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Sep 032009
 

A dearth of jobs and apprenticeship opportunities in Ireland has seen demand for post leaving cert (PLC) level courses sky-rocket this year, leaving school-leavers and redundant workers fighting it out for limited college places.

Institutions have been inundated with requests for courses, receiving on average around twice as many applications as there are places available. The demand, thought to be driven by a lack of alternative options in today’s workplace, has been described as unprecedented.

Demand in the PLC sector is also being boosted by an influx of disappointed third-level applicants who didn’t receive an offer of a college place through the the over-subscribed CAO system this year, which also fielded a record number of applications.

In all there were 78,982 applications to the CAO this year, an increase of 7.5% on 2008, and as of last week a total of 44,481 places had been accepted. Further education colleges report that they have processed 60,000 applications for the 31,688 PLC places they have available with a number of colleges reporting a significant rise in the number of applications from mature students, echoing the increasing number of job losses.

Jul 062009
 
Image of euro coinage

Image via Wikipedia

(Written by Professor Ciaran Murphy (Business Information Systems, UCC)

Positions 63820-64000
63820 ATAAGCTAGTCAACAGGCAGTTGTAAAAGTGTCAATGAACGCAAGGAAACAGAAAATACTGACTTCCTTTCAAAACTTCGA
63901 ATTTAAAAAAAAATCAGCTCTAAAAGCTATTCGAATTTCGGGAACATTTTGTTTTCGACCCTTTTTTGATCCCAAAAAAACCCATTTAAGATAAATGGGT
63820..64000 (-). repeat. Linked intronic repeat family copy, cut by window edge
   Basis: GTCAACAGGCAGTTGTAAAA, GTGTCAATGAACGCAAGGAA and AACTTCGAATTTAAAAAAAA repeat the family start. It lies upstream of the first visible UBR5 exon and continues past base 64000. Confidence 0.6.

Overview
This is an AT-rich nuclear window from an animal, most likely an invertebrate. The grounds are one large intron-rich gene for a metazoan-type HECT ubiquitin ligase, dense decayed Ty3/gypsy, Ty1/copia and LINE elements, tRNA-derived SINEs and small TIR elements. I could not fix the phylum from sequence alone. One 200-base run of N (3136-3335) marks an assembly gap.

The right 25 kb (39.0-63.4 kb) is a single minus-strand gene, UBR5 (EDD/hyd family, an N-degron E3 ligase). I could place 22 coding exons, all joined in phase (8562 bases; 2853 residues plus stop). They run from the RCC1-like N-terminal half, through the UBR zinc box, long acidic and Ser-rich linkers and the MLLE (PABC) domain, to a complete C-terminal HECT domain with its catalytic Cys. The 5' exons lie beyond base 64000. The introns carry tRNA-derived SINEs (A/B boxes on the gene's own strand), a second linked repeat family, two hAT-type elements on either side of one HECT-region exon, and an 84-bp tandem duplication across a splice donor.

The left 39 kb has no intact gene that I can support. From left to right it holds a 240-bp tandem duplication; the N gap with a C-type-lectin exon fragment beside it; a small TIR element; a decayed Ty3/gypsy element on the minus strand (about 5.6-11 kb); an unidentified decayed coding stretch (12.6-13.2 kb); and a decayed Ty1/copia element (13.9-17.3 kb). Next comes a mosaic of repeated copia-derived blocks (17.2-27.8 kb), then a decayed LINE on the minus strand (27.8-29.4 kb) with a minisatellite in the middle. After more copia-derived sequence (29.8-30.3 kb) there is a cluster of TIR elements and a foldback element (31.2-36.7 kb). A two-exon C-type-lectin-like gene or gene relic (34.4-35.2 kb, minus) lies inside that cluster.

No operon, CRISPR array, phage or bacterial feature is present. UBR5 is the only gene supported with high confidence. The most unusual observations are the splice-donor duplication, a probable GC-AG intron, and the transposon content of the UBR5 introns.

edited for Career Moves by Calvin Jones

Per head of population Ireland has the unique distinction of being the biggest exporter of services in the world today by quite a margin. That may sound like an extraordinary fact, but it’s exactly what Forfas, Ireland’s national policy advisory body for enterprise and science, says in its report "Catching the Wave – A Services Strategy for Ireland", and is a testament to the efforts of Enterprise Ireland and the IDA in attracting investment in to the sector.

The services sector spans a gamut of service-based industries that include Financial Services; Computer Services and Software; Healthcare Services; Education Services; Tourism; Creative and design services; Maritime Services; Transport; Bloodstock & agriculture; Engineering, Environmental & Architectural Services; Business Services; Professional & Consulting Services; and Research & Development Services. Together these industries contribute a massive 63% of added value to the national economy.

In the decade between 1997 and 2007, the gross value added in the Irish economy almost trebled from €60 billion to €170 billion. Two thirds of that growth was attributed to the services sector, where the value added figure rose from €34 billion to €108 billion.

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